John Baker5 son of John Baker4 [Joshua Baker3, Joshua2, Alexander1] of New England was a native of Berkshire County, Mass. and endowed with the perserverance, courage, and patriotism characteristic of the sturdy people born among the rugged and rocky hills of that state.  He served his country thro the trying hours of the Revolution, having the bitter experience of mustering at Valley Forge.

    Some years after the close of the war, he migrated to New York State, Becoming a pioneer of Saratoga County.  Here he lived for some time clearing a tract of land near Saratoga Springs.  While here he married for his second wife Miss Sally Brewer2 [David Brewer1].

    In 1808, he started westward accompanied by his family.  They made the journey overland by team driving their stock, arriving at what is now Fleming.  Mr. Baker purchased a tract of heavy timbered land extending from the cross roads in the village south to the road going east from Frank Davis's and extending east to Carlon Saxton and John Sloans.

    He erected a log cabin on this tract where he and his family consisting of his sons, Asa, Seth, Artimus, Allen, David and daughters Olive, Ann, Lousa, Sally and Eunice lived.  There being no convenient market, the family lived on the products of the land, and wild game that abounded in the forest.  Mrs. Baker was a native of the Old Bay State and being endowed with Yankee thrift and ingenuity was a live help-mate to her husband, not only looking after her household but spinning yarn and weaving cloth for the garments of her family.

    By industry and energy they were both enabled to build a frame house.  This burned in 1815, while the family were at church, but was rebuilt in the same year and is now occupied by Miss Caroline Gilmore.

    The east door in the dining room has never been changed.  It is built wide enough to permit a horse to enter with log for fire place.

    Later Mr. Baker married a widow, [Rebecca Culver] Mrs. Baker of Lansing, Tompkins County and shortly after sold his house to Stephen Thornton and removed to Tompkins County [Perry City] where he died.

    Artimus Baker6, [John5, John4, Joshua3, Joshua2, Alexander1] son of John Baker was a blacksmith.  He worked at his trade in a shop in Fleming Village until his marriage to Margaret Carr who came to Fleming at an early date with her uncle Col. Oakley.  After his marriage, Artimus bought the farm where George Baker now lives in 1820.  He erected the present house and reared his children, Ovid, David, Susan, Mary, Margaret, Anna, Eliza, George, Romulus and Adelaide.

    In 1851 Ovid Baker7, [Allen6, John5, John4, Joshua3, Joshua2, Alexander1] was united in marriage to Phoebe O'Hara of Scipio, and after the death of his father he purchased the homestead where his family Dr. Charles O. and George A. were reared.  George Baker8, [Artimus7, Allen 6, John 5, John 4, Joshua 3, Joshua2, Alexander1] married Emma L. Rice of Lockport, N. Y. and remained on the homestead where their family J. Arthur and Florence Evelyn9 [George Baker8, Artimus7, Allen6, John5, John4, Joshua3, Joshua2, Alexander1]were born.  At the present time George A. Baker and daughter still occupy the home-farm, and are the only descendants of this numerous family by that name living in Fleming.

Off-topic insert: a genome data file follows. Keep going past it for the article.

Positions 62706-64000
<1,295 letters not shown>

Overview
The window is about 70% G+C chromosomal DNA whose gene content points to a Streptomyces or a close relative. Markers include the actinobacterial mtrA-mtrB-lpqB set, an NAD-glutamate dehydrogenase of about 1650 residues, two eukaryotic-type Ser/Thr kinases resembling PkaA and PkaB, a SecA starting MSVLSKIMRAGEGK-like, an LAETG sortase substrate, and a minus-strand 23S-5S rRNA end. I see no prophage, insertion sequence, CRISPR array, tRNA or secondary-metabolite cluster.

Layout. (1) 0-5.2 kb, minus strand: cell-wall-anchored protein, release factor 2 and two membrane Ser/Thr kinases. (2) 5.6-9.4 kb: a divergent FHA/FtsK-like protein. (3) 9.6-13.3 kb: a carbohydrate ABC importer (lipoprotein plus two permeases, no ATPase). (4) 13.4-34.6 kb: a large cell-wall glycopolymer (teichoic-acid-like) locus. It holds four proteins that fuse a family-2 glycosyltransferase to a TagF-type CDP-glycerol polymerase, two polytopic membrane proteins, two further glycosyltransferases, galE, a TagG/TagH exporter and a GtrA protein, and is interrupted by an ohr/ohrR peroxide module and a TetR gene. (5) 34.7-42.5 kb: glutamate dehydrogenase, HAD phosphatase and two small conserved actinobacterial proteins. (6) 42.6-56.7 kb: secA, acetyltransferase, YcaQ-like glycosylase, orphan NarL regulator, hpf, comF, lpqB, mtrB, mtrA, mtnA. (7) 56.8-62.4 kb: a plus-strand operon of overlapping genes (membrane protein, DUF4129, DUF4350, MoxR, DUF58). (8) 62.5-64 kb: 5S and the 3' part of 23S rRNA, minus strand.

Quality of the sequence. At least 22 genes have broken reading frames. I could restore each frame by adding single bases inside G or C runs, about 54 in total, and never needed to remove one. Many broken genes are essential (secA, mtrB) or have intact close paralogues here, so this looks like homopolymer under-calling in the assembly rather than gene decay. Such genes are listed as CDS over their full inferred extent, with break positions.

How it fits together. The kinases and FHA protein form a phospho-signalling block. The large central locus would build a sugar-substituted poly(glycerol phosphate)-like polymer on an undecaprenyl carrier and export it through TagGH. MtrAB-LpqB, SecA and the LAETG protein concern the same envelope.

FLORENCE EVELYN BAKER.


 

Note:  August 1, 1992, Lydia Patterson Hecht, granddaughter of May Baker Hall, gave to Dr. Florentine Worden (wife of Dr.Robert Post Worden) her original copy of Historical Sketch of the Town of Fleming that had been given by Anna Peterson Post to her Oakwood Seminary schoolmate, Emma Abigail Patterson, according to the note on the "Mrs. Clarence S. Post" calling card which read:  “Love and Best Wishes for a Very Merry Chirstmas to Patsie from Pete.”

 

 

 

 


 

LINEAGE:

        Member / Spouse

Born

Married

Died

 [1] Alexander Baker/Farrar

07 25 1607

ca 1632

1685

 [2] Joshua Baker/Tongue

04 30 1642

09 13 1674

12-27-1717

 [3] Joshua Baker/Hurlburt

01 05 1677

03 27 1705

1740

 [4] John Baker/Scovil

1723

03 14 1754

02 27 1813

 [5] John Baker/Brewer

04 14 1755

04 11 1778

07 23 1830

 [6] Allen Baker/Tupper

05 03 1791

09 05 1816

11 13 1874

 [7] Asa Baker/Ellison

08 14 1833

09 11 1862

08 19 1915

 [8] May Baker/ Hall

03 08 1864

09 08 1886

11 30 1950

 [9] Edith Hall/Patterson

12 14 1887

03 08 1910

11 08 1979

[10] Lydia Patterson/Hecht

05 09 1915

05 11 1947

 

[11] Edith Hecht/Gibbs

06 22 1956

05 25 1980

 

[12] Benjamin/Robert/William Gibbs

01 25 1983; 01 14 86; 05 01 90.

 

 

 

 

Benjamin Gibbs [Edith Hecht Gibbs11, Lydia Patterson Hecht10, Edith Hall Patterson9, May Baker Hall8, Asa Baker7, Allen Baker6, John Baker5, John Baker4, Joshua Baker3, Joshua2, Alexander1]